Kids with autism and Attention Deficit Hyperactivity Disorder (ADHD) may soon get a saviour in the form of a novel "vest" that will provide them anxiety relief.
The therapeutic vest, brainchild of Brian Mullen at the University of Massachusetts Amherst, delivers a "portable hug" known as deep pressure touch stimulation. The vest, which is also suitable for adults with mental illness, can help patients adapt to school and the workplace.
"People with developmental disorders and mental illness are often overwhelmed in everyday environments such as school and the workplace, and solutions available to families and mental health professionals are limited," says Mullen, a doctoral student of mechanical engineering.
"This is an alternative therapy that can safely and discreetly provide the treatment they need to function in mainstream society," he added.
To market the vest, Mullen has created a concept business called Therapeutic Systems, which recently won the 50,000 dollars grand prize in the UMass Amherst Technology Innovation Challenge, a competition for the best entrepreneurial technology business plan produced by students, recent alumni and faculty advisors on campus.
Occupational therapists working with children suffering from autism, ADHD and sensory processing disorders have observed that DPTS can increase attention to tasks and reduce anxiety and harmful behaviors by providing different sensory stimuli.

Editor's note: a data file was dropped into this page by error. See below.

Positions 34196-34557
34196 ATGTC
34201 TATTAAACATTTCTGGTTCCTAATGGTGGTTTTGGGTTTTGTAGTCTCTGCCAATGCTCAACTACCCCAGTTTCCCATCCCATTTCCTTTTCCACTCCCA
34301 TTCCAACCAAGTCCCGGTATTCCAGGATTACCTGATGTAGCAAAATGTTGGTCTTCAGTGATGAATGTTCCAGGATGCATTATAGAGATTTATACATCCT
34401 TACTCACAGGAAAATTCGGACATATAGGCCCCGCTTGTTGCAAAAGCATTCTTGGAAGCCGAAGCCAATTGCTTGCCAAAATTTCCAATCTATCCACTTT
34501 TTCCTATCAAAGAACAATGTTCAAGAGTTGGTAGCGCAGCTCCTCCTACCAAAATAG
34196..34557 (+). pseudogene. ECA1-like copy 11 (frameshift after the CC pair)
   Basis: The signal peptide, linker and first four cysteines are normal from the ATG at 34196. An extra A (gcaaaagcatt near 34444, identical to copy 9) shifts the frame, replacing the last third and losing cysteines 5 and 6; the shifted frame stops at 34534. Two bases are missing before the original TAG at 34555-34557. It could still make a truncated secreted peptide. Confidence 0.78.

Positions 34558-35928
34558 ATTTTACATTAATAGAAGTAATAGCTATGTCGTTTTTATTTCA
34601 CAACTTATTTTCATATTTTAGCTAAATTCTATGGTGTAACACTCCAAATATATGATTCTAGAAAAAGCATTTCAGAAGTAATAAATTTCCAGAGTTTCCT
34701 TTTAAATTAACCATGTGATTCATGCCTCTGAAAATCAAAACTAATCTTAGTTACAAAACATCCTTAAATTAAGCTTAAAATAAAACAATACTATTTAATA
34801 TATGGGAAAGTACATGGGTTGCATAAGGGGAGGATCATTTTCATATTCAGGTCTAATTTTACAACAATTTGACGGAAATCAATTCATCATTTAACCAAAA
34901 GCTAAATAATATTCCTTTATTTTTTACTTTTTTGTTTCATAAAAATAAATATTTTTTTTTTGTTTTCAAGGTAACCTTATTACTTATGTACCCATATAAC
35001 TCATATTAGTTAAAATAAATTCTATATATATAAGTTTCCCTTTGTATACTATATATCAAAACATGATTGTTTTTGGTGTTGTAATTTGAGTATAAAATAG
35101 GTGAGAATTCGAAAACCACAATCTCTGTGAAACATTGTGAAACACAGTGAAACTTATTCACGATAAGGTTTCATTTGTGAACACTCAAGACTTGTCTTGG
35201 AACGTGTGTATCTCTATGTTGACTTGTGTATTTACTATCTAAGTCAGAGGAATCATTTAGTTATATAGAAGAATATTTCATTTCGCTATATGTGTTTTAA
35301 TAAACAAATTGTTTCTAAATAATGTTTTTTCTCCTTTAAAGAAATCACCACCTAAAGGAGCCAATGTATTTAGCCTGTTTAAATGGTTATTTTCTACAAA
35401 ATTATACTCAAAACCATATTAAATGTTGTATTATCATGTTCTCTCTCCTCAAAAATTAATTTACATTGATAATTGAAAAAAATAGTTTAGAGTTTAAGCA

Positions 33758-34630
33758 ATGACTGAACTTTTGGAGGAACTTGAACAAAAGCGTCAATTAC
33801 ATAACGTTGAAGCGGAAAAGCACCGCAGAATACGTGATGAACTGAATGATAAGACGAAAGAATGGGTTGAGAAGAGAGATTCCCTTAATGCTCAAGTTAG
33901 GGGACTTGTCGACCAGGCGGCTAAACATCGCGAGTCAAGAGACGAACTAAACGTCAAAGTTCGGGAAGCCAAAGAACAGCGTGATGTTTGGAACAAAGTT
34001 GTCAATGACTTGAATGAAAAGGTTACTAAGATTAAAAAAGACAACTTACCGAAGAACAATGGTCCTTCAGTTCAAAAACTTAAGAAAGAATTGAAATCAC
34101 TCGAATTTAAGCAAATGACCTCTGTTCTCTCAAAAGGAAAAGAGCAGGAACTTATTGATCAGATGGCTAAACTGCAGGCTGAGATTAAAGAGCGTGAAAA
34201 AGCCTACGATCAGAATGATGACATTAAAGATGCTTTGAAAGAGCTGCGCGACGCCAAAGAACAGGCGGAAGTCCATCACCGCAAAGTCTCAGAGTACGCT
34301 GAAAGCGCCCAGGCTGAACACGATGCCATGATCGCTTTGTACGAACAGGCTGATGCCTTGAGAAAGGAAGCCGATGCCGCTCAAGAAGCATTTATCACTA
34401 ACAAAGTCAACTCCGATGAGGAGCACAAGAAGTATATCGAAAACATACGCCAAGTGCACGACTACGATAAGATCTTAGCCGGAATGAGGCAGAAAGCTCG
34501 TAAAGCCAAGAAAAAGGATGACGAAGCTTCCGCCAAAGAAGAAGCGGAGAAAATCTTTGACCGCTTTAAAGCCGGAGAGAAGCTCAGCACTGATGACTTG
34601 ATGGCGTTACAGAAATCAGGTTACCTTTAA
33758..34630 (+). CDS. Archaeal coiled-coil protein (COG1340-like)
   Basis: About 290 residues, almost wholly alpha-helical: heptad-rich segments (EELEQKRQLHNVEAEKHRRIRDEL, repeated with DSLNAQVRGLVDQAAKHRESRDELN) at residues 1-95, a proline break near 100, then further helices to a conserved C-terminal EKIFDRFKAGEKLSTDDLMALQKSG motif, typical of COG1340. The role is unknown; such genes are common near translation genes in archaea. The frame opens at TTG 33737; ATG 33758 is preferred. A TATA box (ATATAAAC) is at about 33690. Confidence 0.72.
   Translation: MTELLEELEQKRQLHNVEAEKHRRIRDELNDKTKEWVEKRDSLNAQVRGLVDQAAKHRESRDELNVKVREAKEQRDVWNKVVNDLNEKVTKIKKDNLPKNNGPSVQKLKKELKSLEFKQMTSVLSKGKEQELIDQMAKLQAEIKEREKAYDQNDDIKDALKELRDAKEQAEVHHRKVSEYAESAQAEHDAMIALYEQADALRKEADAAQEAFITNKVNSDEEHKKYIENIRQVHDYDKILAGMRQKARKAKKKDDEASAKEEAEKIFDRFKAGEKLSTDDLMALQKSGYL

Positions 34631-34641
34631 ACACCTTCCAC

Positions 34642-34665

DPTS is also part of a growing trend to improve the lives of adults with mental illness by using touch, sound and aroma to influence alertness, attention and their ability to adapt to their surroundings.
Eight clinical studies of the effectiveness and safety of existing weighted blankets and vests that deliver DPTS were conducted by Mullen and his advisor Sundar Krishnamurty, a professor of mechanical and industrial engineering at UMass Amherst.
Mullen used that data to design a prototype system for applying DPTS that can be inserted into any commercial vest or jacket with a lining. Initial results of a study with students at UMass Amherst who did not have autism or ADHD showed that participants preferred Mullen's prototype vest, which applies pressure that feels like a firm hug or swaddling, over the current gold standard weighted vest.
Mullen's prototype has several advantages over weighted or elastic garments and toys currently used to apply DPTS in hospitals and schools.
"Existing methods provide limited control over the amount of pressure applied and require some oversight by a caregiver," says Mullen.
"Their use is also limited because of the lack of literature documenting their safety, and their tendency to make the user stand out in a crowd," he added.